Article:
Psych album of the week: Sinoia Caves’ The Enchanter Persuaded (2006)

In his own project, Black Mountain’s Jeremy Schmidt has free rein to craft his own brand of mostly instrumental synth-based soundscapes


Sinoia Caves’ debut, 2006’s The Enchanter Persuaded, recalls synth-heavy prog, psych, and cinematic sonic masters like Pink Floyd, Tangerine Dream, John Carpenter, and Wendy Carlos. Photo of Jeremy Schmidt by Emily Cooper.


Sinoia Caves is the alter ego of Black Mountain’s keyboard player Jeremy Schmidt. In his main gig he expertly weaves his vintage synths and organs in and out of Stephen McBean’s shaggy guitar work. 

In his own project, the Vancouver-based analogue wizard has free rein to meticulously craft his own brand of mostly instrumental synth-based soundscapes. These are sometimes very long-form and sometimes concise. They are always richly textured, though, and place 1970s keyboard instruments into a modern context. 

Sinoia Caves’ debut, 2006’s The Enchanter Persuaded, is a marvelous period piece. It recalls synth-heavy prog, psych, and cinematic sonic masters like Pink Floyd, Tangerine Dream, John Carpenter, and Wendy Carlos. 

Atmospheric solo debut

Schmidt’s atmospheric solo debut also presages more current analogue revivalists like SURVIVE and Tycho. 

The album begins with 16 minutes of droning menace in “Dwarf Reaching the Arch Wonder”. Gentle percussion tinkles swell and fade along with wind-like breaths as the arrangement takes its time, slowly adding synth bass and low poly synth sustained chords. Eventually more keys are added to the mix and the arrangement begins cycling between two chords. Some cymbal washes appear and disappear before the track fades away with the tinkles and breaths taking us out. 

Second track “Naro Way” introduces some acoustic guitar along with the organs and synths and is reminiscent of easy-going and equally vintage-obsessed French group Air. Vocoder phrases come in and out of the arrangement and a light percussion track keeps things anchored. A calming, pleasant spell is cast until a supercharged lead synth line à la Pink Floyd’s “Welcome to the Machine” bursts forth. This captivating sound plays us out as the track fades away. 

Pink Floyd’s long shadow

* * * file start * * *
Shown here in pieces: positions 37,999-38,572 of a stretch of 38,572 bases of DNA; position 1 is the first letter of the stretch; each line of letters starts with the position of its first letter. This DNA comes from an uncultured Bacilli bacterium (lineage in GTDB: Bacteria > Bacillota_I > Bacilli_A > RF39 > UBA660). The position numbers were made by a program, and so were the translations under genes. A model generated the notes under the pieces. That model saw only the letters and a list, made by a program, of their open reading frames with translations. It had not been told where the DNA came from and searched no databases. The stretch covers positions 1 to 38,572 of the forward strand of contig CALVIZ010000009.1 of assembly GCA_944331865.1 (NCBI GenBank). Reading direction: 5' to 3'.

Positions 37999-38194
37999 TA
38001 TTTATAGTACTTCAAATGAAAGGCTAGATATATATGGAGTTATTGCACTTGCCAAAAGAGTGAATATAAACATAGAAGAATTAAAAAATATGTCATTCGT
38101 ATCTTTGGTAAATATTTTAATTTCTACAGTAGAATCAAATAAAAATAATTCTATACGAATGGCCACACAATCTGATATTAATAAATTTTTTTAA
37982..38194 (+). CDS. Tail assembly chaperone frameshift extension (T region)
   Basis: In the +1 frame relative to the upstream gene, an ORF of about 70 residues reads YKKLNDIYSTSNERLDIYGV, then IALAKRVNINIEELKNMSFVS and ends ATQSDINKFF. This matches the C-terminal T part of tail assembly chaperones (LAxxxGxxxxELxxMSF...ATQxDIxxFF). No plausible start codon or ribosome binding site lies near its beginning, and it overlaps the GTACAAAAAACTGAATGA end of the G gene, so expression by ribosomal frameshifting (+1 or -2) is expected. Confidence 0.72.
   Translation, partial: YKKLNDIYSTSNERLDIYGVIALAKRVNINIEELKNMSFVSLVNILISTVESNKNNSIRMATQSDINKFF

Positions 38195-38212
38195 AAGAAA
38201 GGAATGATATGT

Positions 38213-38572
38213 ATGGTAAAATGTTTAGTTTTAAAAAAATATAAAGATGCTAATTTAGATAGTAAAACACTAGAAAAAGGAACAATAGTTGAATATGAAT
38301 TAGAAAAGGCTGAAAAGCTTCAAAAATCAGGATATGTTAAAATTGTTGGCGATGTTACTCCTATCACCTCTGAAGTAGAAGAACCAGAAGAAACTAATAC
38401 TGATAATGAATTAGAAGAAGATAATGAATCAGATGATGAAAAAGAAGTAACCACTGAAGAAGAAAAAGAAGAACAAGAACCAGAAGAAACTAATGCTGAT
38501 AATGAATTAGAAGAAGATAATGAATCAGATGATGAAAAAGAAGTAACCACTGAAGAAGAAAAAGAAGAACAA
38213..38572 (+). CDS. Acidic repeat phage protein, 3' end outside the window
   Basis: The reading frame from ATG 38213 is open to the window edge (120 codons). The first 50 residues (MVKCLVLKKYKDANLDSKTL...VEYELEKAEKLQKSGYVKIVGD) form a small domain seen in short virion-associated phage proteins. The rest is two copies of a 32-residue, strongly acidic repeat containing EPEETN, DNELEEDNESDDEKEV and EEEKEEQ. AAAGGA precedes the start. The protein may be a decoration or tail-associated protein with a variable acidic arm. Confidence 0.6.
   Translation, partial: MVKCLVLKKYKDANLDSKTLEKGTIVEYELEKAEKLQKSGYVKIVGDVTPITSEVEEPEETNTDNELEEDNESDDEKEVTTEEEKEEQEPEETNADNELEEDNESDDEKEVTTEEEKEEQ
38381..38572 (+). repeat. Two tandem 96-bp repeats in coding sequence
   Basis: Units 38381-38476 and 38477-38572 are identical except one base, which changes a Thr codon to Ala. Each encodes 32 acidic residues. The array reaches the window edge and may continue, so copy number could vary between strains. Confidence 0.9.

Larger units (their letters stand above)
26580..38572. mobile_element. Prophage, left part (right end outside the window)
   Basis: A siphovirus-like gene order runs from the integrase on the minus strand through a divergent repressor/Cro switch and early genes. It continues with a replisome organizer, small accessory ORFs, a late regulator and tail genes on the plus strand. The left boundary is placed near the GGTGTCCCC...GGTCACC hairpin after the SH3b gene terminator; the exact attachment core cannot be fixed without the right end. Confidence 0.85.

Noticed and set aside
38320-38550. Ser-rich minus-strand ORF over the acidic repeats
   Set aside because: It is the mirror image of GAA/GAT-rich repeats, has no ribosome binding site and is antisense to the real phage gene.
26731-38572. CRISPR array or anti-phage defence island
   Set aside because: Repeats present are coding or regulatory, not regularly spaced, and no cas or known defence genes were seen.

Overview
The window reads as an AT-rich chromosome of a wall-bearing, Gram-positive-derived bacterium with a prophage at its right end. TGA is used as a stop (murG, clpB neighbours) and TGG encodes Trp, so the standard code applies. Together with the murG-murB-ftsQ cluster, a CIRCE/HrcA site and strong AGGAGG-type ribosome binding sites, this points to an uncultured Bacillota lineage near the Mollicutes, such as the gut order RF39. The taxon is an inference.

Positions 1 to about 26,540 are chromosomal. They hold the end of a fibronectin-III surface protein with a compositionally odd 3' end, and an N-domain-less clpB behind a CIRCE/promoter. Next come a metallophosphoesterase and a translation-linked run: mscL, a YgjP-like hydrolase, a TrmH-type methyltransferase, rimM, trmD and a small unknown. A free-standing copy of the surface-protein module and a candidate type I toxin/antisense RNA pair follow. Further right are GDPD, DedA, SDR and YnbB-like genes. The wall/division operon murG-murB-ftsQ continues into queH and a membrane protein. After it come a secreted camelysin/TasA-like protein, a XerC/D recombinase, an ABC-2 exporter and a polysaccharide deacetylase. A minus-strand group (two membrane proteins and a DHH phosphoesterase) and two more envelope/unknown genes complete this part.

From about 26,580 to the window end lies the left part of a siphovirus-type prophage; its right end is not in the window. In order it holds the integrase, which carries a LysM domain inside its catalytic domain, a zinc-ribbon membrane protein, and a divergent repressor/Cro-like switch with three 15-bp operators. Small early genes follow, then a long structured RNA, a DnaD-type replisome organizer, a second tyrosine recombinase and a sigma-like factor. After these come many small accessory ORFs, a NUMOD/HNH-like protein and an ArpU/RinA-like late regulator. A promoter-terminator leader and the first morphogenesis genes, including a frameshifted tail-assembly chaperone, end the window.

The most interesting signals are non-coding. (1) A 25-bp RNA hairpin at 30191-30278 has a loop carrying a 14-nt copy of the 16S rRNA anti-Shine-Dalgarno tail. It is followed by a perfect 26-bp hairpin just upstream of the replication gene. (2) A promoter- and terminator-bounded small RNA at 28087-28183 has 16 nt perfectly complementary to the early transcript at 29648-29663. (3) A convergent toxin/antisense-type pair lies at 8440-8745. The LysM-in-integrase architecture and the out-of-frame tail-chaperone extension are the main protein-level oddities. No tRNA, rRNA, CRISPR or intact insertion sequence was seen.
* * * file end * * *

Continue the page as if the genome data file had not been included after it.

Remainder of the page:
Floyd keyboard legend Richard Wright casts a long shadow over this album. Schmidt has surrounded himself with many of the same instruments Wright used in Floyd’s classic period. His playing in Pink Floyd was never technically showy. Rather, his wheelhouse was creating expressive textures for David Gilmour’s guitar and Roger Waters’ personality to shine (on) above. Schmidt uses these classic tools to fashion his own take on cinematic, slow-burn music that always falls on the correct side of “inspired by” vs. “slavish imitation”. 

“Through the Valley” cruises along on a firm but broken drum pattern and a lilting synth arpeggiation. Schmidt’s vocoder makes another appearance as our trip through this valley proceeds in a stately fashion. 

The cool-as-a-cucumber “The Wicker Chair” clacks along over a stick percussion track, again bringing in some acoustic guitar. A vaguely Eastern-sounding lead part floats over top like a harmonium or a snake charmer’s flute. 

A picture of unease

“Sundown in the New Arcade (Milky Way Echo)” is the penultimate track and it is a picture of unease. Nearly 19 minutes of slow, gently swelling bass synth and Mellotron drones sounds like a slog but it creates a very alluring atmosphere. Both my 82-year-old mother and 8-year-old son found it “interesting” and sat through the whole track without complaint while waiting in traffic one evening. A rare feat, especially for junior, whose tastes generally run more to ’80s and ’90s metal than European-flavoured synthscapes. 

Schmidt inserts some more Floydian sonic references in this goliath of a track. The full-spectrum drones sound very much like the intro to Wish You Were Here’s “Shine On You Crazy Diamond”. His sparse sonar pings and tortured squalls, meanwhile, reimagine some of the key sonic touchstones from Meddle’s equally long-form “Echoes”. 

Some kind of malevolent orb

Final track “Evil Ball”, is John Carpenter all the way, with urgent bass synth pulses and spooky leads.  If you close your eyes it is easy to imagine some kind of malevolent orb inexorably coming your way. With just over a minute left, an eighth-note rhythm track starts up as the final chase and confrontation between protagonist and antagonist takes place. Or so I imagine. 

Therein lies the secret to the success of Sinoias Caves, who in 2010 provided the soundtrack to the psychedelic sci-fi flick Beyond The Black Rainbow

On that album, as on The Enchanter Persuaded, Schmidt’s work is an evocative sound. It leads the listener on a journey through vintage-hued sonics that encourage your imagination to run free. 

What is a Sinoia Cave?

“My grandparents in the U.K. had an old photograph in their house of the Sinoia Caves (it’s in Zimbabwe) which I was always enamoured with as a kid, it always seemed kind of nebulous and mysterious to me, and I’ve always been somewhat obsessed with the kind of impenetrable surface world of old photographs.”  (Jeremy Schmidt, Alienated In Vancouver blog, 2012) 

These caves were renamed Chinhoyi Caves in 2013.

In his own words

“Psychedelia in one form or another seems to have always been at the centre of my musical orbit, so to speak…” (Jeremy Schmidt, same interview as above)

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